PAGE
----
The success or failure of the new Afghan strategy would be known by the summer of 2011; that is why it has been chosen as date for drawdown of US forces from Afghanistan, Obama Administration's top military and defence officials said on Friday.
"It's been described by some as an arbitrary date. It's not an arbitrary date. In fact, those of us in the military believe that that date is a date where we will know certainly whether we're succeeding or not in Afghanistan with this strategy," said Admiral Mike Mullen, Chairman of US Joint Chief of Staff, at a Congressional hearing.
Mullen explained that a major assessment will occur about a year from now. "That will start to look at obviously what's happened over the next 12 months and start to focus on what the changes or adjustments might be over the following year, which would certainly encompass July 2011."
"But the reason that date was picked is because we added 10,000 Marines this year in Helmand. They immediately had a positive impact particularly from a counterinsurgency standpoint. And so in the middle of 2011, we will have had three summers if you will -- '09, '10 and '11 -- where we've had those kinds of forces," Mullen said.
Mullen said, "the marines will have been there three years, and we'll really be able to assess -- for three seasons I mean. We'll really be able to assess how they're doing and where this is going. That's obviously enhanced with the additional forces that the President has committed to. And I too believe that his decision to commit the forces is one of very, very strong resolve to turn this around."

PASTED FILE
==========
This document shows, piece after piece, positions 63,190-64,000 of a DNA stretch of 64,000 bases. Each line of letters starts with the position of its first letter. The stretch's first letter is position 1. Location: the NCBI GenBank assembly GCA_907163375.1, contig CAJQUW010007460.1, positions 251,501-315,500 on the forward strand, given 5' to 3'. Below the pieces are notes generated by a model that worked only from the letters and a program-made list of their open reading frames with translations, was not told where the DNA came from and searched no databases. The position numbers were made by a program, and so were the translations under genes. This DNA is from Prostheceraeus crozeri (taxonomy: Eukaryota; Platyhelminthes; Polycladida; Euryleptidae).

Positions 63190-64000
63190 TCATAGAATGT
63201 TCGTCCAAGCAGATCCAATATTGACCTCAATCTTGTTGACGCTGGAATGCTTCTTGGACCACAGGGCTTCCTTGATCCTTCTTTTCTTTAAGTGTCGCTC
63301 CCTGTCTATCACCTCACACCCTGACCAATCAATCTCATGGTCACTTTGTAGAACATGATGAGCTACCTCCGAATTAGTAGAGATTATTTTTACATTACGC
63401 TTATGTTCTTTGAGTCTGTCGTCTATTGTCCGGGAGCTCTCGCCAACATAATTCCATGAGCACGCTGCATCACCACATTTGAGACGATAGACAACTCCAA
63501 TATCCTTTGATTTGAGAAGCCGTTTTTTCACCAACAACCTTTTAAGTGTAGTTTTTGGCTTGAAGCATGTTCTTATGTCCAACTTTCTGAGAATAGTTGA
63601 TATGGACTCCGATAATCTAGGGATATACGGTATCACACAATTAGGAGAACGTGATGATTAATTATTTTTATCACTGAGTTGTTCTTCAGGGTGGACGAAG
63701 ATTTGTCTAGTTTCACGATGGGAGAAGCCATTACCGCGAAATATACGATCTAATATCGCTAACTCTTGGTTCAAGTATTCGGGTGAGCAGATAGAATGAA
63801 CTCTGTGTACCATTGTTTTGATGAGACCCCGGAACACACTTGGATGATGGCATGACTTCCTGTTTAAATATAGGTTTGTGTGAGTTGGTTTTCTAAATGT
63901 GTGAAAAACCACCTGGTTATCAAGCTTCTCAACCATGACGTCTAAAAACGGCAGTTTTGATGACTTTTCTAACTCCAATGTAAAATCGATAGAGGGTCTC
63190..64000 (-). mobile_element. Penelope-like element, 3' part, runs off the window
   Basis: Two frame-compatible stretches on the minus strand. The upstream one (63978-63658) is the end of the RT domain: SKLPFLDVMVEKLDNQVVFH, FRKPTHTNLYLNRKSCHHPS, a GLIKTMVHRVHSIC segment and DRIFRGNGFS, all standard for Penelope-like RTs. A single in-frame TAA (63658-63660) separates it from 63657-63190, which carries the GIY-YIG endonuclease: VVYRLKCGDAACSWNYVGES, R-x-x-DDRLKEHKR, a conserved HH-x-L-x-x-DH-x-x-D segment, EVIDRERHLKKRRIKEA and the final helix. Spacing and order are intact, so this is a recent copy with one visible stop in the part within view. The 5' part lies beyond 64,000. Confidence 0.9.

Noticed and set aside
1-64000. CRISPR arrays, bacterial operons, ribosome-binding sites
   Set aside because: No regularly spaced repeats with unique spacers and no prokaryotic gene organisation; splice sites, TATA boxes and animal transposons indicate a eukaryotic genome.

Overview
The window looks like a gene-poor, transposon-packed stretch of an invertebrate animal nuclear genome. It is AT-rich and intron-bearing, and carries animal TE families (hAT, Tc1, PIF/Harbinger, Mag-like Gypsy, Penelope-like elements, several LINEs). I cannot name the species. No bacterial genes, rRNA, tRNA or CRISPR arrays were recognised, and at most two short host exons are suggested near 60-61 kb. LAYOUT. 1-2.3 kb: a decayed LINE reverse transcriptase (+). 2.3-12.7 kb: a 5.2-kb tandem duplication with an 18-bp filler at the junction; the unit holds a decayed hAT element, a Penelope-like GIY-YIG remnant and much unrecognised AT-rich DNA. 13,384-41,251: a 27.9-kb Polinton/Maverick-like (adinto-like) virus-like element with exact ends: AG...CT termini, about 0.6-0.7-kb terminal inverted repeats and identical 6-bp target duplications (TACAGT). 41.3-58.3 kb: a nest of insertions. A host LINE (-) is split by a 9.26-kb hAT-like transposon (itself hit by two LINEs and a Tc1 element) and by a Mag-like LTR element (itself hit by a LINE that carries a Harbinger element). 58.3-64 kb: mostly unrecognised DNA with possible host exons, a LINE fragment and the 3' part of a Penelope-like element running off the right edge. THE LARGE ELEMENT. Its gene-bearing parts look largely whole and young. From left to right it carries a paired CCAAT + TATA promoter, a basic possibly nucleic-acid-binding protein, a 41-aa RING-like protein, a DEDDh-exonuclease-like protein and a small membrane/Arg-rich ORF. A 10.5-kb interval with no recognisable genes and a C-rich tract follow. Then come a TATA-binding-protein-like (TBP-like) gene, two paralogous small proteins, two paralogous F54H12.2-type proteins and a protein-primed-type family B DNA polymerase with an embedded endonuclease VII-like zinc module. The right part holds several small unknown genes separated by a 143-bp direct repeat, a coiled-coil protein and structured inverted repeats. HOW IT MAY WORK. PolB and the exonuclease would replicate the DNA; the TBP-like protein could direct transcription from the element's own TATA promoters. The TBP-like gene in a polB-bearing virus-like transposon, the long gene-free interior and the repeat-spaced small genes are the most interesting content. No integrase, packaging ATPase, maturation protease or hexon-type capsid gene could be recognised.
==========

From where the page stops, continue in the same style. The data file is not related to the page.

"The date was chosen essentially for the reasons that Admiral Mullen just described. It's two years after the Marines went into Helmand, three fighting seasons, and we will have a very good idea by that time whether this strategy is working and what successes we have been able to have," US Defence Secretary Robert Gates said.
Noting that President Barack Obama is determined with July 2011 as the date for drawdown of US troops from Afghanistan, Gates reiterated that this is going to be a gradual process of transition. "The transition to Afghan security responsibility will start presumably in the least contested areas, some of which perhaps could happen now. It will involve not just the Afghan National Army and the Afghan National Police but local authorities, local police, tribal groups and various other security units," he said.
"It will be our commanders on the ground, in my view, who make the decision, who make the recommendation, that a district or a cluster of districts or a province is ready to transition to Afghan security responsibility, just as they did in Iraq," Gates added.